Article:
In my earlier two posts on informality [I, II], I was trying to say that informality is a late-20th century discourse on the “natural” course of development that draws significant boundaries between “in-process” and “finished” stages of modern progress. Architects, inheriting this discourse without much question, are often interested in addressing informality either as a temporary ailment of global cities that can and should be fixed (thus helping cities “leapfrog” into the finished plethora of modernity)–or–as an information-rich source for learning. This second approach runs the danger of naturalizing the slums as if doing them a favor (‘if it ain’t broke, don’t fix it’).
Not to imply that it is innocent but one of the recent outcries about the movie Slumdog Millionaire had to do with the fact that this fictional narrative doesn’t take a bow to either course, causing much consternation and scandal. It supposedly shifted attention from India’s economic progress, thought to be a final endpoint to modernity’s difficulties. And yet it was also chastised for not poeticizing the life of the citizens of Dahravi. Go figure.
But forget what Slumdog does for a minute. What is architecture to do? By asking this question I flip around the question I asked at the start Part I: What does informality ‘do’ for architects? Both of these questions are related to each other, but to answer the first, let’s start with the second.
Perhaps Western architects have adopted informality out of an imagined necessity. ‘How can we NOT (deal with informality)?’ You can often catch this thought in the halls of the schools of architecture in the United States. (Cue the maps and the streams of data on the size of the urban population of the world, mostly living in poverty). From there, the next step often revolves around treating informality–even if unconsciously–as a perplexing and chaotic unraveling of the cities of the global North, in turn underscored as the model of functional–if perhaps obsolete–formality. See the diagramming by Teddy Cruz, for example, that with all good intentions still preserves a deeply problematic cartography:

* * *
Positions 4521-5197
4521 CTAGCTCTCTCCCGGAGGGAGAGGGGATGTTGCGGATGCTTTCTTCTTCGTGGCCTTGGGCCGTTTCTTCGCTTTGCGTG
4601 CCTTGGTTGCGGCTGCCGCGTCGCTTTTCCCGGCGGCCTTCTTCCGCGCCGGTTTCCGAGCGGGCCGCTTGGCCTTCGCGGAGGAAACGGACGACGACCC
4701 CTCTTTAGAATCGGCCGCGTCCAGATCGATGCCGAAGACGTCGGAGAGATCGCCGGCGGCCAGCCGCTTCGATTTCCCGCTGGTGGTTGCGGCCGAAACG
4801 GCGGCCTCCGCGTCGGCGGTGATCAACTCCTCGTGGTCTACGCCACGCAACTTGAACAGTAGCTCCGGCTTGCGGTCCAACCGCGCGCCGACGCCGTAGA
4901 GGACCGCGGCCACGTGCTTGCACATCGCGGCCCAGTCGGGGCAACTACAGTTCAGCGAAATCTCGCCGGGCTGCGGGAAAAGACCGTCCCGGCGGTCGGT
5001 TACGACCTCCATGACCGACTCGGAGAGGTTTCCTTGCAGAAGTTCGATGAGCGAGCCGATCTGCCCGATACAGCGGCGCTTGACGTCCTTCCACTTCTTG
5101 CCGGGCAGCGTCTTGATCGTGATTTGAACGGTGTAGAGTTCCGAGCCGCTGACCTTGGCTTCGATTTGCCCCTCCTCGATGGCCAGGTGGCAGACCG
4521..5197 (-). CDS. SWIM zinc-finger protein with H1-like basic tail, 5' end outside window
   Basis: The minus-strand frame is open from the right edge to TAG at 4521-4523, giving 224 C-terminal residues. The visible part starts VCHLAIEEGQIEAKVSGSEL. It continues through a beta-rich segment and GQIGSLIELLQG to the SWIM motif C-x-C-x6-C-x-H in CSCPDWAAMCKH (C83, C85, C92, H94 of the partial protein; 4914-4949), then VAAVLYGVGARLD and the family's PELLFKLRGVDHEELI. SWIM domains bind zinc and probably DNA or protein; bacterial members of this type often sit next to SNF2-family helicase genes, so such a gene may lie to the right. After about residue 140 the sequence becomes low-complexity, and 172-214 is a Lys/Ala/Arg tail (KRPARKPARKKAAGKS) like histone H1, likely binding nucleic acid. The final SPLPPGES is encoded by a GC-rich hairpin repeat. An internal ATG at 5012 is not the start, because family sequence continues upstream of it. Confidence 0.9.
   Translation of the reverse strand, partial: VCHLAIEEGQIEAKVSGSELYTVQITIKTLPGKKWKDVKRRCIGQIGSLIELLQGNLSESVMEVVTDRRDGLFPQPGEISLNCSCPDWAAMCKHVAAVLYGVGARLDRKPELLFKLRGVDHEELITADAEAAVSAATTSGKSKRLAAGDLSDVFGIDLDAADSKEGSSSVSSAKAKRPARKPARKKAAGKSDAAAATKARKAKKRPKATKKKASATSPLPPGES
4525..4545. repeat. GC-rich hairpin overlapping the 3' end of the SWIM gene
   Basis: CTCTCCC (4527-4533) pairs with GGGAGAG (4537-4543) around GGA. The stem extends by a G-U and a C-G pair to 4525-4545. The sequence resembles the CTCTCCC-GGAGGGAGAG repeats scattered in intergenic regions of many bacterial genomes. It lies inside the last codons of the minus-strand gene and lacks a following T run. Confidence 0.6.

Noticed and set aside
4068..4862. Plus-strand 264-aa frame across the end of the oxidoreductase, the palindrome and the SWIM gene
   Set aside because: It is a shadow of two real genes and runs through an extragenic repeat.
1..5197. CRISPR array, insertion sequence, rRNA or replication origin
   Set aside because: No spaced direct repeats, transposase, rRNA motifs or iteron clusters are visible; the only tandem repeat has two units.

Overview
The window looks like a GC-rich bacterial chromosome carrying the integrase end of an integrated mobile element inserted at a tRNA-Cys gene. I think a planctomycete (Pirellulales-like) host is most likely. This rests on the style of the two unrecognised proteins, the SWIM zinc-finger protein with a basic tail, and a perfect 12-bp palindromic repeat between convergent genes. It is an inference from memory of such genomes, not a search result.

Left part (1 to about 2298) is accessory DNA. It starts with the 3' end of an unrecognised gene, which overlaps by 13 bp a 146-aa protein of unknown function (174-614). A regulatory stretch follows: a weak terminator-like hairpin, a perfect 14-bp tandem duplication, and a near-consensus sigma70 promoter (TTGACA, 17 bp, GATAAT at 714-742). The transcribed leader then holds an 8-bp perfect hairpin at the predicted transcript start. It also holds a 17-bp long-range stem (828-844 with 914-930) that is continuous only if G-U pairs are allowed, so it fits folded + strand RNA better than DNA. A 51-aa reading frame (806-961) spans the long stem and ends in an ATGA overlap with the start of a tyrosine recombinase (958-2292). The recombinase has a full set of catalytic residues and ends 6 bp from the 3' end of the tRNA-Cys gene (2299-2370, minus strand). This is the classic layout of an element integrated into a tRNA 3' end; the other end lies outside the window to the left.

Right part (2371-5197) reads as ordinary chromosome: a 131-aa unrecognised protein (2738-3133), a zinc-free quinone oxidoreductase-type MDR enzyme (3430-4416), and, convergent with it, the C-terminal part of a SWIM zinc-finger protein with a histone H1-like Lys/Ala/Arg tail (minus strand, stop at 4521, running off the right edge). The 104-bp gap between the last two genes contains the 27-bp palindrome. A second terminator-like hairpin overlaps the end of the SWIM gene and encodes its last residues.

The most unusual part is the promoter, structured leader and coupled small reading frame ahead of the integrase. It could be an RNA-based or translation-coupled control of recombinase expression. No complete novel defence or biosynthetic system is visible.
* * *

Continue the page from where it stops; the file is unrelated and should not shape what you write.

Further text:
To extend out a bit from what Austin Zeiderman argues (pdf), the problem with informality, to begin with, is that it first gets put through the typical architectural motions: plan, section, elevation; and, ironically, processed through the usual first-world devices of the scanner, the computer, photoshop, and now the blog, etc. That is to say, the traditional spatio-temporal coordinates of Western architecture (its theoretical coordinates and modes of production) get reasserted through the transformation and translations of the slum (and again, also reassuring you that informality lives south of the border, formality to the north). This, I would argue, is part of what informality ‘does’ for architecture: re-establish its traditional authoritative role and its accustomed place in the Pantheon of Western knowledges. In addition, I think it well-serves to bury the Western city as a done deal: a place of finished, formal knowledge, (and thus, boredom–both to work on as an architect and to live in; remember Koolhaas in Lagos?). And also, this procedure conceives of the West as a territory without complicity in the global economy (of which slums are ultimately a part of).